—Joe Leone, Sheet Metal Workers

Unions are similar to any other social organization. They have their strengths and limitations, similar to corporate, government and religious. Unions, like the other organizations, are needed to meet the needs of its members. At times, those needs are counter to the needs of another organization(s). At those times, the organizations need to negotiate the differences. If they don’t, then eventually one or both will lose members and strength. That’s life!
 

 

—Mike Bleeg, Strategic Results

From my experience, unions hinder productivity and work to eliminate individual accountability—two things that kill a company.
 

 

—David Kolczynski, QED Technologies

When I began my career in 1983 as a nurse aide, I actually earned more money and benefits than my own father because I had a union. Granted I had to do a good job and keep my nose clean, but it was still nice knowing I could go to the doctor and dentist when I needed to. It was also nice earning vacation and time off unlike my sister who has worked 18 years in a job without any benefits at all! Labor unions rose to their greatest height when the economy tanked, and jobs were scarce. Today, it appears times are beginning to repeat themselves. I am hearing daily, especially here in Buffalo, of those who are without jobs or lost their jobs to outsourcing overseas. Labor Unions have the strength and the ability to organize and unite against these hard times. We can rally people together and focus on the issues that count the most. Strengthening the work force! You cannot build the economy when your workers are in India, China and Mexico! If you do not employ the American man and woman, they simply will not have the money to invest into anyone’s product. Invest in these United States.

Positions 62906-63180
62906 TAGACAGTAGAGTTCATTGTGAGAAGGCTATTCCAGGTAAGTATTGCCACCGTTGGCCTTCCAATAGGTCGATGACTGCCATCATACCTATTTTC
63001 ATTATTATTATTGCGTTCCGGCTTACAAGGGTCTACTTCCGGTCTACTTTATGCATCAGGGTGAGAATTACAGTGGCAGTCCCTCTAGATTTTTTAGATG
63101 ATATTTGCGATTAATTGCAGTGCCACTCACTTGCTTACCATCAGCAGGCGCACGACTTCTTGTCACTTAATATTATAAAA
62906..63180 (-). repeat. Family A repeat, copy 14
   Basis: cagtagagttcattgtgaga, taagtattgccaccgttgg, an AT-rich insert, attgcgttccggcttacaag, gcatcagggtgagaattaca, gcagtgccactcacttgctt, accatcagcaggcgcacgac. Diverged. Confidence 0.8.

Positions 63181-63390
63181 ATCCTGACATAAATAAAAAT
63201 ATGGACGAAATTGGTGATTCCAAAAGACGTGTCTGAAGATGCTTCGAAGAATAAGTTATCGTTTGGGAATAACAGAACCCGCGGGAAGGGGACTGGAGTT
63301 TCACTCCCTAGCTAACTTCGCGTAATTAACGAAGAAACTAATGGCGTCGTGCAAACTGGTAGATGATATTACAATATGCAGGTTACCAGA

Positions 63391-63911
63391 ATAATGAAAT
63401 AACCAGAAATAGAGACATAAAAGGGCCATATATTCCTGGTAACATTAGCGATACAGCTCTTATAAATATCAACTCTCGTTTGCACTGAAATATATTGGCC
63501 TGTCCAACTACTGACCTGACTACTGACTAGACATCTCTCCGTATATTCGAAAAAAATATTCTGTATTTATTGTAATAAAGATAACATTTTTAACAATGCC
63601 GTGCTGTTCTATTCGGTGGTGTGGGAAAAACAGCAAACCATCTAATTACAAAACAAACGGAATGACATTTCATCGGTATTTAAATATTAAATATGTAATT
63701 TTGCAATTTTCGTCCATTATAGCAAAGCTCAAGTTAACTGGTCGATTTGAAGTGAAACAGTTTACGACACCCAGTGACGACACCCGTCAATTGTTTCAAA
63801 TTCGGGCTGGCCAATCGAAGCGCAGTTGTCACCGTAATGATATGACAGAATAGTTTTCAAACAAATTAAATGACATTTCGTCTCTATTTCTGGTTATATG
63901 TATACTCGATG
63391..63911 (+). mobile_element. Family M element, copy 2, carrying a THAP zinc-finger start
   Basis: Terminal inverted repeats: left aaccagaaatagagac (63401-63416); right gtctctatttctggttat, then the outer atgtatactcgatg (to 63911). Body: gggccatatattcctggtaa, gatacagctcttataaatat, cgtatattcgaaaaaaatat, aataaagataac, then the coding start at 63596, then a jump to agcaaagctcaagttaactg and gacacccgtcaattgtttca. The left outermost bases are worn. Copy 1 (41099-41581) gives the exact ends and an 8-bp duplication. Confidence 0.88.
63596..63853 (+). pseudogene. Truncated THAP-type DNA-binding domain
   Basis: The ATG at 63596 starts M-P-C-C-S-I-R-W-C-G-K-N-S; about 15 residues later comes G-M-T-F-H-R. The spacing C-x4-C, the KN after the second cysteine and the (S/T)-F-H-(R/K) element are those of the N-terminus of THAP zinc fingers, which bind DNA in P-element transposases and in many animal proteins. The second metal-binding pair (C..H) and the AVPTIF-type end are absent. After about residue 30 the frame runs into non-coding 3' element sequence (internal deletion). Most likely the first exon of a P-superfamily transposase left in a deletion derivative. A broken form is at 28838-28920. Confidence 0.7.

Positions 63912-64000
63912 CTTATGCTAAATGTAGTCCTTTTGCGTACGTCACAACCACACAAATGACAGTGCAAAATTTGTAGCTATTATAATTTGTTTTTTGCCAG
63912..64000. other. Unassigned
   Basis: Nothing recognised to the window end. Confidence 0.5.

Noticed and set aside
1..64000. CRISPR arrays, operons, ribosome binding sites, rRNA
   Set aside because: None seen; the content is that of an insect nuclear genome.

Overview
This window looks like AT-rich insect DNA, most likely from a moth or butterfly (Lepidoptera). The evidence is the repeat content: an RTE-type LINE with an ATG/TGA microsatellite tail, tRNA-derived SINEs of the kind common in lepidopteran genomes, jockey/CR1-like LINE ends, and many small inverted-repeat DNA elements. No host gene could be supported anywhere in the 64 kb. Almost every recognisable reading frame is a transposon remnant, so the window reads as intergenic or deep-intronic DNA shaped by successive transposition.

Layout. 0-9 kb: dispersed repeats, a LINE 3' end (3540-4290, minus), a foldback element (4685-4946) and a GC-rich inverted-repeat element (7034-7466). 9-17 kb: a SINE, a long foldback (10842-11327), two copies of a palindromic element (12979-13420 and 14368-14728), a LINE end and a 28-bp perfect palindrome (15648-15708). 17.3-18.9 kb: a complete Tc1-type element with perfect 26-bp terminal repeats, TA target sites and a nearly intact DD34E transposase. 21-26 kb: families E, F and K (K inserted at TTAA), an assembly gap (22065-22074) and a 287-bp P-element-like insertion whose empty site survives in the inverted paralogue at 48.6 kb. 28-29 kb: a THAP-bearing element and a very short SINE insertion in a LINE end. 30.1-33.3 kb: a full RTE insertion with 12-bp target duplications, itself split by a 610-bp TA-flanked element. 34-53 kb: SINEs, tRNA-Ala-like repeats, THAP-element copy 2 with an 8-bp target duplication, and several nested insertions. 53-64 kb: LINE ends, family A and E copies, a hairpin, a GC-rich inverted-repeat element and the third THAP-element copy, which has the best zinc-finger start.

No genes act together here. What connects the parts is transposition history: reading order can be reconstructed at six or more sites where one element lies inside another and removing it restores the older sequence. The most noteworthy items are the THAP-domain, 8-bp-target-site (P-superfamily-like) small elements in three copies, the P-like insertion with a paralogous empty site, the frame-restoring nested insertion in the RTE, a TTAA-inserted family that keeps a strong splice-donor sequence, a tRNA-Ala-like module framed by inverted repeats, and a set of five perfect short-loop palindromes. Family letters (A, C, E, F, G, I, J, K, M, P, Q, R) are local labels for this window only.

—Lynn M. Knoop